Monday, 26 November 2012

Bornean Elephant: Genomics Helps With Conservation


ScienceDaily (Nov. 21, 2012) — Studying the genetic variability of endangered species is becoming increasingly necessary for species conservation and monitoring. But, endangered species are difficult to observe and sample, and typically harbour very limited genetic diversity. Until now, the process of finding genetic markers was time consuming and quite expensive. These obstacles make the collection of genetic data from endangered animals a difficult task to fulfill. A research team led by Lounès Chikhi, group leader at the Instituto Gulbenkian de Ciência (IGC) and CNRS researcher (in Toulouse, France), has now contributed to change the odds when looking for diversity.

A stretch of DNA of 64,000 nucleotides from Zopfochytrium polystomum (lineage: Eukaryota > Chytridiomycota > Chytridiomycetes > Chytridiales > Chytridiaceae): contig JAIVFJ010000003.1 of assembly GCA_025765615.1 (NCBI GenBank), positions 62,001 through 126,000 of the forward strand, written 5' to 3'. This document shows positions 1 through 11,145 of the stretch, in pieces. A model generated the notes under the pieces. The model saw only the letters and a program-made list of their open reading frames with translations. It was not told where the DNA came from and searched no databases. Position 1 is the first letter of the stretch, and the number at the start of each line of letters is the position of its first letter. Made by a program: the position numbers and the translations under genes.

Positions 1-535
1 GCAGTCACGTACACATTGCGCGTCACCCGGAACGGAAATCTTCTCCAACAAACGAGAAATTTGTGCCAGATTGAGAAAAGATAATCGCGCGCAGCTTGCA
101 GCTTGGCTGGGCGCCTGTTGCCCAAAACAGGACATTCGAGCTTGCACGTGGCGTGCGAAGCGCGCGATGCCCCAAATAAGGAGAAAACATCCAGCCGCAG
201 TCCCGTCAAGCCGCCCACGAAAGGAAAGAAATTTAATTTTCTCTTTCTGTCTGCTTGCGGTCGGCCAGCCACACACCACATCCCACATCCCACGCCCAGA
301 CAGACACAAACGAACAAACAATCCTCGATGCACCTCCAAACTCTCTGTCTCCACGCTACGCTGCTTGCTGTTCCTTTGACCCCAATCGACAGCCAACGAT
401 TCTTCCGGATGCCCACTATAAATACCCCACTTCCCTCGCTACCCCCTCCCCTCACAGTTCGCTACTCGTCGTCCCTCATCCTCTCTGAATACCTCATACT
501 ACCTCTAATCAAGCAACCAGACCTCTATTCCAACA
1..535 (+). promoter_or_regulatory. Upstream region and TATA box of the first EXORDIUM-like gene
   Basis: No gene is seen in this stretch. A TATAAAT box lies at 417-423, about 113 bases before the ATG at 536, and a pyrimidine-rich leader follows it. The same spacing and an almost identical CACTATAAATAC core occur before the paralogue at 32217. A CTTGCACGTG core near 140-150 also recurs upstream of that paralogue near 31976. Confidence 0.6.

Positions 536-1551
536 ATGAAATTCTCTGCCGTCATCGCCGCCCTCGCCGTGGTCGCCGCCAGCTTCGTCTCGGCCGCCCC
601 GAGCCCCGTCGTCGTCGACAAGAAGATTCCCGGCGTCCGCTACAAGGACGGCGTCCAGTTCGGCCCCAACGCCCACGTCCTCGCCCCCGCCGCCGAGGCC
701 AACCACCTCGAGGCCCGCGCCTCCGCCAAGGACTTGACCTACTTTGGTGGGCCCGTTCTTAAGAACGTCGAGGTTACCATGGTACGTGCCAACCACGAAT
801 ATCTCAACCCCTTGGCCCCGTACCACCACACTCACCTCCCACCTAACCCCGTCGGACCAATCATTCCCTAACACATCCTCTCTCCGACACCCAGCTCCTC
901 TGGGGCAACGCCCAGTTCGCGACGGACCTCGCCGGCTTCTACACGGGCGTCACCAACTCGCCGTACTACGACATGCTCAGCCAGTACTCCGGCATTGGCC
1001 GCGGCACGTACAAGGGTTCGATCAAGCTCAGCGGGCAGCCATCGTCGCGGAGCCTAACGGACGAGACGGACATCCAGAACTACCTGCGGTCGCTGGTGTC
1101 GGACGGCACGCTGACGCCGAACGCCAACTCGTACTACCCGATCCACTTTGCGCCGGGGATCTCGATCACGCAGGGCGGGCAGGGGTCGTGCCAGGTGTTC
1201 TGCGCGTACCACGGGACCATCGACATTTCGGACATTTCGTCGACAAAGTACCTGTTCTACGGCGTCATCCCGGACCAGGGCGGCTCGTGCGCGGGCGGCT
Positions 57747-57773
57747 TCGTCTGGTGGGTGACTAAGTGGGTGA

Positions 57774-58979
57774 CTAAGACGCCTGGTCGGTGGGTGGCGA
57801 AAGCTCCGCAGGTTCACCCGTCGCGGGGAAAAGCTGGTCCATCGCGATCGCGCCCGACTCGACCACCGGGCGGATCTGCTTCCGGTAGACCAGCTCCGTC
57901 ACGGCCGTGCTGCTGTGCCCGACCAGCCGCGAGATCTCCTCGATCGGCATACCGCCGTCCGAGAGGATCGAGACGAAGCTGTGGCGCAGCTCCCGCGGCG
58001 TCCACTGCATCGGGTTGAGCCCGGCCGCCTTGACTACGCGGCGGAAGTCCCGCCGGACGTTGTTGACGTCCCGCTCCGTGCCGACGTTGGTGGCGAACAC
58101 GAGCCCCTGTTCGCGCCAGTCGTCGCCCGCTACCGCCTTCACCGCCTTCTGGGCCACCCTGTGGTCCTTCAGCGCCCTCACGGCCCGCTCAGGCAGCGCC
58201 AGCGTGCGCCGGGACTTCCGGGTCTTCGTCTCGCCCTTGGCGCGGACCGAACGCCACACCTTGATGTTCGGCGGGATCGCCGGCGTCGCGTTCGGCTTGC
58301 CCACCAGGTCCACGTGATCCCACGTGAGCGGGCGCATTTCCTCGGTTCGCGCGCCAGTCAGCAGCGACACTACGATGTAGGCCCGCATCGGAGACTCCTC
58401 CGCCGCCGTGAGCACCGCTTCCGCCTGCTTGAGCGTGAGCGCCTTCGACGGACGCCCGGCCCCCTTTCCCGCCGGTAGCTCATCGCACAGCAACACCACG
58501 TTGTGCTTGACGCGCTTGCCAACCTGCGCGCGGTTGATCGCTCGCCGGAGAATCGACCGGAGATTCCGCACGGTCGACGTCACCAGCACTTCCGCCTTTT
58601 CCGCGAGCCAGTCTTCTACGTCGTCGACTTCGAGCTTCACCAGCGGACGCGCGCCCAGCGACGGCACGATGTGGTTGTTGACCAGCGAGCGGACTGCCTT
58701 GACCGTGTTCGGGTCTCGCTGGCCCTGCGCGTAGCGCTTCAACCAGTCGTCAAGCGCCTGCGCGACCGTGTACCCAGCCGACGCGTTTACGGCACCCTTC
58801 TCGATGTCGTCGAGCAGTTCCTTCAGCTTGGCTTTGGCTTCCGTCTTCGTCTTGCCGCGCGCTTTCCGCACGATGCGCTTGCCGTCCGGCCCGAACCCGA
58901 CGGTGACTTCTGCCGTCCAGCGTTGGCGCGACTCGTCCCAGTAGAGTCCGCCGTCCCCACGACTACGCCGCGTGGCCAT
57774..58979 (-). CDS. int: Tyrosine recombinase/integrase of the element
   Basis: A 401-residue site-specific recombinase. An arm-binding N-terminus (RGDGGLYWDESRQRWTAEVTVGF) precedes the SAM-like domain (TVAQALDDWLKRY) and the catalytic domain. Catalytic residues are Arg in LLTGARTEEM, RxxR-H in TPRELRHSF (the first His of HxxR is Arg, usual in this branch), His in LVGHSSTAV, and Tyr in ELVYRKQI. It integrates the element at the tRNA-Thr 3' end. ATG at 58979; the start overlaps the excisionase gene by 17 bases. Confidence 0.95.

Taking advantage of cutting edge DNA sequencing methodology and the collaborations with the Sabah Wildlife Department in Malaysia, Rachel O'Neill's laboratory  (University of Connecticut) and a private company (Floragenex), they were able to identify the genetic markers for the Bornean elephant, an endangered species, using blood from very few animals. The results showed that Bornean elephants have very low genetic variability that can impact on their survival to a threatened habitat, but that variable genetic markers can still be identified.

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